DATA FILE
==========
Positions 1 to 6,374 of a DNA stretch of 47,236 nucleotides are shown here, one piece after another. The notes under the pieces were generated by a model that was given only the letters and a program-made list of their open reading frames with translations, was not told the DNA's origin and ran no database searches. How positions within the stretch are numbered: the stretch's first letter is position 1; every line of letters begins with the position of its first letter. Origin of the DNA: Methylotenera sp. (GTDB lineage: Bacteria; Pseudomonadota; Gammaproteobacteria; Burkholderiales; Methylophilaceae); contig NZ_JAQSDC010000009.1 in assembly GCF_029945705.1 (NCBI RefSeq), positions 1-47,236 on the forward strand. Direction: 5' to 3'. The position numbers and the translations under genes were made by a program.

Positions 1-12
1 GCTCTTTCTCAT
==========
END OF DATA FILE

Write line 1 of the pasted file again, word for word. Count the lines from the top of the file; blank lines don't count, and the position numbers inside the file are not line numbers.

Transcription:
Positions 1 to 6,374 of a DNA stretch of 47,236 nucleotides are shown here, one piece after another. The notes under the pieces were generated by a model that was given only the letters and a program-made list of their open reading frames with translations, was not told the DNA's origin and ran no database searches. How positions within the stretch are numbered: the stretch's first letter is position 1; every line of letters begins with the position of its first letter. Origin of the DNA: Methylotenera sp. (GTDB lineage: Bacteria; Pseudomonadota; Gammaproteobacteria; Burkholderiales; Methylophilaceae); contig NZ_JAQSDC010000009.1 in assembly GCF_029945705.1 (NCBI RefSeq), positions 1-47,236 on the forward strand. Direction: 5' to 3'. The position numbers and the translations under genes were made by a program.